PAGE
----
Rethinking deep renovation: The perspective of rental housing in Sweden
Journal article, 2018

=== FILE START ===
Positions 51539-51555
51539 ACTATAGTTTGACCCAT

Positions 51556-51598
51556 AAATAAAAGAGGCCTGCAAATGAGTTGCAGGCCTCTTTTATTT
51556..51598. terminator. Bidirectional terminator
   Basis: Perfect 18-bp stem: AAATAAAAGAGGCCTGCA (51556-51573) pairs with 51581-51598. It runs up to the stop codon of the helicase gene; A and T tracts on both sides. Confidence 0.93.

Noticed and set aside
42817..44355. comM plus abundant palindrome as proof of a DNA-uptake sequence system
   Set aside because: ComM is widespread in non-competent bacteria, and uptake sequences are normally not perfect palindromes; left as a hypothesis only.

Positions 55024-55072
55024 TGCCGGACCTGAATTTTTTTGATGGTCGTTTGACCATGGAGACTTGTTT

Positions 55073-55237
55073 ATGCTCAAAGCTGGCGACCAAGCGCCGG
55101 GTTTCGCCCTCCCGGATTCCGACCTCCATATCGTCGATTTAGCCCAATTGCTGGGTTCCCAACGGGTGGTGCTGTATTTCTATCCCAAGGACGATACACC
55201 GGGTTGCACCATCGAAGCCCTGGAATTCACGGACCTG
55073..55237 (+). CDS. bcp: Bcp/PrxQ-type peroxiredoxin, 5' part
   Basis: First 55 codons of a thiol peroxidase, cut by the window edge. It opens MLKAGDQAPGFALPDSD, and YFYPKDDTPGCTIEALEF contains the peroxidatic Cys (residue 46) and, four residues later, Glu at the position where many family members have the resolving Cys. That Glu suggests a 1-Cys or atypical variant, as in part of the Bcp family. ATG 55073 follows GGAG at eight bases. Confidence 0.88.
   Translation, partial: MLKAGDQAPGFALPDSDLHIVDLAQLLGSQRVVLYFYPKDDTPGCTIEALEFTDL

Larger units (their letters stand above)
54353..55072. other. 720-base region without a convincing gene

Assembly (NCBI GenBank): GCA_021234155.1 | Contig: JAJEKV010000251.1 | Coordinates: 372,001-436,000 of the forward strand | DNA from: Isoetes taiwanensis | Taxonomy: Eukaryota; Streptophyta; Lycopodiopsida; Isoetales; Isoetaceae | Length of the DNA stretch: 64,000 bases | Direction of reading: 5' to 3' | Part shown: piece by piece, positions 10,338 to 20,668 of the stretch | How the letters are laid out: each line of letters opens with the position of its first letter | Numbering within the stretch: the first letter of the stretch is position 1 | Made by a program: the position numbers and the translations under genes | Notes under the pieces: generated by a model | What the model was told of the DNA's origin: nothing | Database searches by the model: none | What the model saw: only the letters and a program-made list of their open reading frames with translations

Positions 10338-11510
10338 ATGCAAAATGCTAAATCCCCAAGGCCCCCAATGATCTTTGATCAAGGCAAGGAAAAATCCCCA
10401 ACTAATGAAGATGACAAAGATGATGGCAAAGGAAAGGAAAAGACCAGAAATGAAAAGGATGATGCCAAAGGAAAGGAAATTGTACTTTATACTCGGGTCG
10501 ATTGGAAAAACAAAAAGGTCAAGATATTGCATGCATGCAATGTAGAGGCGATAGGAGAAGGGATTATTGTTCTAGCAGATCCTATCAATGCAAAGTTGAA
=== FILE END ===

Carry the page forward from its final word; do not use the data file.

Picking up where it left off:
This study examines renovation strategies among owners of rental housing in Sweden in response to European energy policies that promote deep renovation as a means to reduce carbon emissions from residential buildings. Case studies of ten housing companies, seven public and three private, were designed with the aim to examine housing owners’ attitudes and renovation strategies, and how policies and objectives for energy efficiency become incorporated into these attitudes and strategies. Results are illustrated in typologies that distinguish between renovation strategies with either a more commercial or a more societal focus and spanning between deep and partial renovation. The typologies can be used to discuss how different aspects influence renovation, and illustrates how strategies change over time. The study identifies a trend in which housing owners are increasingly relying on partial or over-time renovation. Cost is one important driver, but social responsibility toward tenants and in some cases the protection of cultural heritage are also found to be important. A distrust of fixed models for renovation was observed. The paper questions the concept of deep renovation and suggests instead partial and over-time renovation as a way forward toward sustainable renovation. Partial renovation can bring together energy efficiency with environmental, financial, social, and cultural objectives of housing management. If managed properly, over-time renovation can reduce the risk of an investment, and has the advantage of allowing future technological advancements in energy efficiency to be included in current planning.